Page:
MIGRANTS
A Bangladeshi migrant, who recently arrived in Indonesia by boat, smokes a cigarette inside a shelter in Kuala Langsa, in Indonesia's Aceh Province. The United Nations has called on countries around the Andaman Sea not to push back the thousands of desperate Bangladeshis and Rohingya Muslims from Myanmar now stranded in rickety boats, and to rescue them instead.REUTERS/Roni Bintang

Malaysia and Indonesia have offered shelter for the 7,000 odd Rohingya and Bangaldeshi migrants adrift at sea, but have made it clear that the assistance was temporary and would require international assistance.

As part of the commitment, Malaysian Prime Minister Najib Razak on Thursday (May 21) ordered the Royal Malaysian Navy and the Malaysian Maritime Enforcement Agency (APMM) to conduct search-and-rescue operations for the migrants who have so long been turned away by both Malaysia and Indonesia.

The operations are meant to prevent loss of lives, said Najib on his Twitter account.

More than 3,000 migrants have landed so far this month in Malaysia and Indonesia. Many have been turned away despite appeals from the United Nations to take them in.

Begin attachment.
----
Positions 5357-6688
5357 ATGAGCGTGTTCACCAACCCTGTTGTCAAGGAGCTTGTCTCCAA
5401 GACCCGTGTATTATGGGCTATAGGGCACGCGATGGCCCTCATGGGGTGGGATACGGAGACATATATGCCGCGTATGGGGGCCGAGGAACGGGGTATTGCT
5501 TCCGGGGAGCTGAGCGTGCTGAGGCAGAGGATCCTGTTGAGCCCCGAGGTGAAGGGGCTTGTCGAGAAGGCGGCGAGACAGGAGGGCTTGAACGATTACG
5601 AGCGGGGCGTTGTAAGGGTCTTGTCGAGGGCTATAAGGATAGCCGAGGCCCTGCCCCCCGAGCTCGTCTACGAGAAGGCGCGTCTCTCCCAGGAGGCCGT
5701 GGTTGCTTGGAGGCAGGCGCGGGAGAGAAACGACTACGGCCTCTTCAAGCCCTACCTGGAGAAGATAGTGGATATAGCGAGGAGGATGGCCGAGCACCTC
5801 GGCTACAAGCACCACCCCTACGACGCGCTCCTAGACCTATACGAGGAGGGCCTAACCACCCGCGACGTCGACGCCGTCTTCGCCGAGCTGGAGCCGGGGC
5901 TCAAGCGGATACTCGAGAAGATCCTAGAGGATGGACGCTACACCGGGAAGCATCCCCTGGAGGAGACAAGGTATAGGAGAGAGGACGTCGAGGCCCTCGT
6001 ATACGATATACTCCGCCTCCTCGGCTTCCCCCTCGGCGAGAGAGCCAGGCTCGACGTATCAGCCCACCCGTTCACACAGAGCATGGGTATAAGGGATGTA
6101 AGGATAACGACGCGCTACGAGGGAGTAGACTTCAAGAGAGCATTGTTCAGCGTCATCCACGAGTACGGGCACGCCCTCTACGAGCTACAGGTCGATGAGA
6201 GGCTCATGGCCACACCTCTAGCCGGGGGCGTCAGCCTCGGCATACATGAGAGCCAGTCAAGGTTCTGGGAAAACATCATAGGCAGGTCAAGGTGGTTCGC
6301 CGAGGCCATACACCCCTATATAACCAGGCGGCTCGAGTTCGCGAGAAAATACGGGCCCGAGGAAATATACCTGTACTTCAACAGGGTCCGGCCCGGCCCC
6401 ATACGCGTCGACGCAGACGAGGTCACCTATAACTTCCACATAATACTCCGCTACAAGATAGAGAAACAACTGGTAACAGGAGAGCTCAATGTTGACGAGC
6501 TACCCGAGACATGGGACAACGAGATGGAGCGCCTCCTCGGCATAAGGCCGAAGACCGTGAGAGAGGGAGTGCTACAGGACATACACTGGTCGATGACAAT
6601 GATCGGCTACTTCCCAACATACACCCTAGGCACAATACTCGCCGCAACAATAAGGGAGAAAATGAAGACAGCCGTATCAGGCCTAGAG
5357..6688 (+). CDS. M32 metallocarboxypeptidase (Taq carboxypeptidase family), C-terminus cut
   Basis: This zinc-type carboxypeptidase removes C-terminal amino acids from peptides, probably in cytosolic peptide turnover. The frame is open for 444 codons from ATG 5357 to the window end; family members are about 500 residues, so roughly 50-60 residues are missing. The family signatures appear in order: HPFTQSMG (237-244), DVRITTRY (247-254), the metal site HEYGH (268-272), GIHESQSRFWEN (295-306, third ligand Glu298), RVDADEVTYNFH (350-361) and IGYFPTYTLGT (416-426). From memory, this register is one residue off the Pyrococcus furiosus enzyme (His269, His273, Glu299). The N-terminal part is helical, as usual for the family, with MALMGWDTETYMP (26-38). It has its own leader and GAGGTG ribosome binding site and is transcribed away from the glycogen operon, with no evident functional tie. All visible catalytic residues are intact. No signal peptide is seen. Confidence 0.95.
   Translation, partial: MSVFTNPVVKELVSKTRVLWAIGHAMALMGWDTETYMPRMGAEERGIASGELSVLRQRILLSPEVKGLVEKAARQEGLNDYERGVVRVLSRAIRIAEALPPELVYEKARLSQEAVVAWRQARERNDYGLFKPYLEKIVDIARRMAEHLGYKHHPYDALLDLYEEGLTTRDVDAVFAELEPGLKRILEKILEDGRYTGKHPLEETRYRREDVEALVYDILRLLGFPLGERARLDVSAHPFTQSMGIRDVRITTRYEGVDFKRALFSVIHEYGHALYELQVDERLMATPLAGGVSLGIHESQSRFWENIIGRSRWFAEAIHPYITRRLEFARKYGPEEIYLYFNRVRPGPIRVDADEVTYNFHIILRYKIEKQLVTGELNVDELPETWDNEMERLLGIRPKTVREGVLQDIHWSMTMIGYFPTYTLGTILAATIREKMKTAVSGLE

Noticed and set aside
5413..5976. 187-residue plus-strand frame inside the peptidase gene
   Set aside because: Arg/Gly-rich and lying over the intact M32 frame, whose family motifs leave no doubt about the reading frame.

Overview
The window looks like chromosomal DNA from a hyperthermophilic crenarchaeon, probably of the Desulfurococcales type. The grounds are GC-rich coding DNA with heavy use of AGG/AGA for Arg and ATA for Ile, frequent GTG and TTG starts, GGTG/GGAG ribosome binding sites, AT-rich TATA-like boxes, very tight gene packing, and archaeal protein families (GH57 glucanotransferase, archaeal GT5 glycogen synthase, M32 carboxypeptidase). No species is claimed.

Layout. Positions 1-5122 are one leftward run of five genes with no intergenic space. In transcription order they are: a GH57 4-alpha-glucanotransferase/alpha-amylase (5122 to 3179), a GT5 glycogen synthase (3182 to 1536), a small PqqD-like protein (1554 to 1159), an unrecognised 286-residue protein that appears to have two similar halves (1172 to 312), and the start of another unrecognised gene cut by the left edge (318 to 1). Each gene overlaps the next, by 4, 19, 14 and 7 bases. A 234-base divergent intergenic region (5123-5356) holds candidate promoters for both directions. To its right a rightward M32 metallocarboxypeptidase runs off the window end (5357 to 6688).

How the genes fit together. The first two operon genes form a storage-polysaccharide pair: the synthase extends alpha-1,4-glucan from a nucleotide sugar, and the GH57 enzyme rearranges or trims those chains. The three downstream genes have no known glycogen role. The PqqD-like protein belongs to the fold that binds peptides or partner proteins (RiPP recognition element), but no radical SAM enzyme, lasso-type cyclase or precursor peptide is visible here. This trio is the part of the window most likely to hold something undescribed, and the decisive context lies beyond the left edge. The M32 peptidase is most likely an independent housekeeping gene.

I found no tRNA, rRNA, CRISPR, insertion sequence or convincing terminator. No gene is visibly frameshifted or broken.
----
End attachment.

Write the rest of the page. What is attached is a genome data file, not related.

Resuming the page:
The migrants are mostly Rohingya Muslims from Myanmar and Bangladeshis, fleeing from persecution and poverty or abducted by traffickers, reports Reuters.

"What we have clearly stated is that we will take in only those people in the high sea," Malaysian Foreign Minister Anifah Aman said. "But under no circumstances would we be expected to take each one of them if there is an influx of others."

Thailand draws line

Thai authorities, meanwhile, have drawn the line at helping the sick but refrained from committing on allowing migrants to disembark.

However, Thailand said that it would not force boats back out to sea.

Thailand has called a regional conference on the issue in Bangkok for 29 May.

The boats with migrants have been towed away between the countries fearing a major influx of refugees.

Myanmar has denied responsibility for the crisis and did not attend a meeting of regional foreign ministers on Wednesday (20 May).

"We are not ignoring the migrant problem, but... we will not accept the allegations by some that Myanmar is the source of the problem," Zaw Htay, director of Myanmar's presidential office, told AP.

The United States has indicated it would provide financial and resettlement aid to help deal with the crisis, Acting State Department spokeswoman Marie Harf told a briefing in Washington.

Washington was also prepared to take a leading role in any multi-country effort organized by the United Nations High Commissioner for Refugees (UNHCR) to resettle the most vulnerable migrants, she said.

The United Nations has called upon Myanmar to stop discrimination against Rohingya Muslims that was forcing migration into the Andaman Sea and the Malacca Strait.

Most of Myanmar's 1.1 million Rohingya Muslims are stateless and live in apartheid-like conditions. Almost 140,000 were displaced in clashes with ethnic Rakhine Buddhists in 2012.

Myanmar terms the Rohingya "Bengalis", as they are immigrants from neighbouring Bangladesh who have settled in Myanmar.